In the past decade, requirements we have as shoppers have changed. With the mammoth weekly shop becoming a distant memory, we find ourselves more often popping out with merely a scrunched up plastic bag in the pocket, walking down to the nearest shop for a few ingredients for that evening’s meal. As grocery shopping habits transform, it is expected that by 2019 we will spend more in “convenience stores, discounter stores and online than in large supermarkets”(1). These changes are paralleled by a marked cultural and societal shift towards locally grown, seasonal fruit and vegetables. This reflects a nation increasingly aware of food waste, unnecessary packaging and so-called “Ugly Veg”. (Indeed, in the aftermath of ‘Brexit’ an often discussed topic was the EU’s ‘perfect banana’ law.) The success of companies such as Love Food Hate Waste and Spare Harvest show that communities are making real progress in reducing food waste. The popularity of accounts such as @uglyfruitandveg on Instagram highlighting the beauty of ‘ugly’ veg, and Asda’s release of ‘Wonky Veg Boxes’ show that vegetables in all shapes and sizes have a place in the family home.
Unfortunately, it is clear that increased demand for convenient shopping and heightened awareness of the issues surrounding fruit and veg do not necessarily go hand in hand. This is highlighted by the conflict of reducing food packing and food waste, with the need to keep food fresh for longer with versatile packing that protects the food and is also potentially freezable. This problem only exists because food is being stored for longer; the solution? Buy less, more often. It is only communities that can resolve this problem, by offering easy access to fresh local produce and seasonal fruit and vegetables. No matter how aware people may be of the urgent issues, without a solution available in their local community ensuring access to local produce, at a reasonable price and with minimal effort, we cannot expect a necessary dramatic transformation to occur.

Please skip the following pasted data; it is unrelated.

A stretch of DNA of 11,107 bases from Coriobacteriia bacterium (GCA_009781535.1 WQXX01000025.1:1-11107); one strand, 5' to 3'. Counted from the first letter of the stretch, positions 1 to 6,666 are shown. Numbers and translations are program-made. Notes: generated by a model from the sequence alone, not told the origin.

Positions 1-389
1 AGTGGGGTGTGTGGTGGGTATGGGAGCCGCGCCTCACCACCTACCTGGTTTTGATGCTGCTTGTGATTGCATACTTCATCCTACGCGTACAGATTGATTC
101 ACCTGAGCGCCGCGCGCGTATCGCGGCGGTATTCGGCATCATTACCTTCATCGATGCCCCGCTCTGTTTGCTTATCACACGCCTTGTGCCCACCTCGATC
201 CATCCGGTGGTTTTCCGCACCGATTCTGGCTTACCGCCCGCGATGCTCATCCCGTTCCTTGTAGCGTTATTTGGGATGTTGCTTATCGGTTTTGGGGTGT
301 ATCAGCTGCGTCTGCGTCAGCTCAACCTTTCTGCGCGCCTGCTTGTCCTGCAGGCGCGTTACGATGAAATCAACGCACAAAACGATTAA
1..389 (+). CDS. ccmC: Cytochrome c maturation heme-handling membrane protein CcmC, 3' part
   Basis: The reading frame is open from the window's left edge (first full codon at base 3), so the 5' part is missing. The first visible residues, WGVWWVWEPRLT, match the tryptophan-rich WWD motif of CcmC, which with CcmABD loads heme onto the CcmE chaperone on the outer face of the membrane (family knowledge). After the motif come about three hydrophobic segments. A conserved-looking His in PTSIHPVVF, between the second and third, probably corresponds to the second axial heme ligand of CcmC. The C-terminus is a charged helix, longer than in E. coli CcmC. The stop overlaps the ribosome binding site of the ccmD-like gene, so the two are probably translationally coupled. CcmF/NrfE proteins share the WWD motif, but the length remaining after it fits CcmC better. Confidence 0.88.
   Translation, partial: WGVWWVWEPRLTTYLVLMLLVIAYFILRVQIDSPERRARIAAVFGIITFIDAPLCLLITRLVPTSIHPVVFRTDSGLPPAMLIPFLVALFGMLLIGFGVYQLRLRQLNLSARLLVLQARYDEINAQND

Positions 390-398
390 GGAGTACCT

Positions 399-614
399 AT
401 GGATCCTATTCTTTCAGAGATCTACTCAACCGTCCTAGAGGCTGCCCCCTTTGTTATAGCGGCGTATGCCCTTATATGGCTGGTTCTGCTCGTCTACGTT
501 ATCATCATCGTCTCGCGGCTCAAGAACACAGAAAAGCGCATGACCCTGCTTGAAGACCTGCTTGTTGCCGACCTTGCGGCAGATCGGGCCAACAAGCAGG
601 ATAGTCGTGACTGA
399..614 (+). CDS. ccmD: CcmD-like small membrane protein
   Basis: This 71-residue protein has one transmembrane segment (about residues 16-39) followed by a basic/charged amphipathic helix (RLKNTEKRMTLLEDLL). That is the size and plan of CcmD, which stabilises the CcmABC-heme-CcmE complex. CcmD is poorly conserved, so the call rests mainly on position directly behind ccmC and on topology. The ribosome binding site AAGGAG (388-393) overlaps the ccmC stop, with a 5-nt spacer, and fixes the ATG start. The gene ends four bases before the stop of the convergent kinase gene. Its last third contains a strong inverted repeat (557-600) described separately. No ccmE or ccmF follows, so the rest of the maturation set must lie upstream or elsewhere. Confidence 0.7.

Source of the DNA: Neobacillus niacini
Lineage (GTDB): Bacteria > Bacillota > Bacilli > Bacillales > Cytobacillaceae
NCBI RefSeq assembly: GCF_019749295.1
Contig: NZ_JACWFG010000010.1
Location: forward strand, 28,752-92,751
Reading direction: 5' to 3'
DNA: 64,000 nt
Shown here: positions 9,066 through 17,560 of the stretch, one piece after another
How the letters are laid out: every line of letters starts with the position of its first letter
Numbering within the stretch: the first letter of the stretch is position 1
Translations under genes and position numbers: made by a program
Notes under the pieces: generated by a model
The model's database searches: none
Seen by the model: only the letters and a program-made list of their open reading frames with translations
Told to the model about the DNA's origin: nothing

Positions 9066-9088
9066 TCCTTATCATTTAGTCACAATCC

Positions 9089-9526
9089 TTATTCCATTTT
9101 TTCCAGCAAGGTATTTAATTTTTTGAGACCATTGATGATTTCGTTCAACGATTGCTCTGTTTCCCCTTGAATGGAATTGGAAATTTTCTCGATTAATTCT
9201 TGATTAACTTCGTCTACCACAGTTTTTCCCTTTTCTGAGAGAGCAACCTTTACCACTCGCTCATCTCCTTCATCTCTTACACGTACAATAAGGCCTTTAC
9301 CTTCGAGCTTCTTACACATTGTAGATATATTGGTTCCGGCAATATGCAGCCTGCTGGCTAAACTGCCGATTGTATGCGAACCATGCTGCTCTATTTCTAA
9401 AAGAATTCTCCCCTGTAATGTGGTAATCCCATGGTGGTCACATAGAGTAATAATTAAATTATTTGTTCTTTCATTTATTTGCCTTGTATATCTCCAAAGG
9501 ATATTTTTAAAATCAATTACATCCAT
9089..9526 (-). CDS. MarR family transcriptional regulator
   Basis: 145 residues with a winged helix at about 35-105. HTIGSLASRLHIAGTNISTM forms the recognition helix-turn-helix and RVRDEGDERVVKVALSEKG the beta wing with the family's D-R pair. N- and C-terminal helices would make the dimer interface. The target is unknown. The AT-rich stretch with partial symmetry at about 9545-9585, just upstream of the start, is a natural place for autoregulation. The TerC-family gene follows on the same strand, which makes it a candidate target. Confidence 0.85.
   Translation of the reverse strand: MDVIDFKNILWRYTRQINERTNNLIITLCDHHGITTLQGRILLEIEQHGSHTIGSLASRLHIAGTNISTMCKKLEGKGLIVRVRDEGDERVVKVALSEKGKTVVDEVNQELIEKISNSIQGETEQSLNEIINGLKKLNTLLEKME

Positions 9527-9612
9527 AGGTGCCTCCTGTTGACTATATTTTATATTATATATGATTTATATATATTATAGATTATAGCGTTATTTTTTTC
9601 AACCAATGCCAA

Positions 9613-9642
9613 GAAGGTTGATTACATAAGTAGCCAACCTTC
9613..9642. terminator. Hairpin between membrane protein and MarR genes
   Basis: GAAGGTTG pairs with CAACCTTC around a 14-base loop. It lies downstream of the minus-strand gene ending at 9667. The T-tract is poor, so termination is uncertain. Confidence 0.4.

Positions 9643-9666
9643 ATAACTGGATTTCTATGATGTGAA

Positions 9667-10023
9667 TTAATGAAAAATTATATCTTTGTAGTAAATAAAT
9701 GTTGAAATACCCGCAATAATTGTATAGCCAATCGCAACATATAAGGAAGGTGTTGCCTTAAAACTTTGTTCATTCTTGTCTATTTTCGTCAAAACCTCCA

So how should communities respond? To create real meaningful change action needs to be taken to bring back the greengrocers and address the need for convenient, local, fresh, reasonably priced and reasonably packaged food. This can only occur at the community level, and social enterprises like “MeetandVeg” aim to create a replicable template that can be used by communities to create a destination and retail space that is run by and for the community. MeetandVeg has recently opened a crowdfunding page with the aim of starting a Community Interest Company (CIC) project providing access to seasonal fruit and vegetables in a friendly, sustainable environment. Going beyond the realms of a greengrocers, Meetandveg, as the name suggests, also offers a place for people to meet, and share their love for food. Lacking a green grocers within a 3 mile radius of the location, Epsom (a town in England) serves as the perfect spot to fill the identifiable gap in the market.
This is just the kind of solution we need to truly tackle the twin problems of food waste and a lack of widespread access to fresh local produce. It is with community projects targeting these issues that large-scale paradoxical global problems of both poverty and obesity, can be addressed. Meetandveg encompasses the need to improve food education about nutrition, cooking and wastage, both sustainably and ethically in a vibrant and accessible environment. At the same time, it begins to sow the fabric of our society back together by reinvigorating the high street and supporting the community from the roots up by buying locally.
To find out more about this project, to pledge, or to get advice on how you can start something similar in your local community head to www.meetandveg.co.uk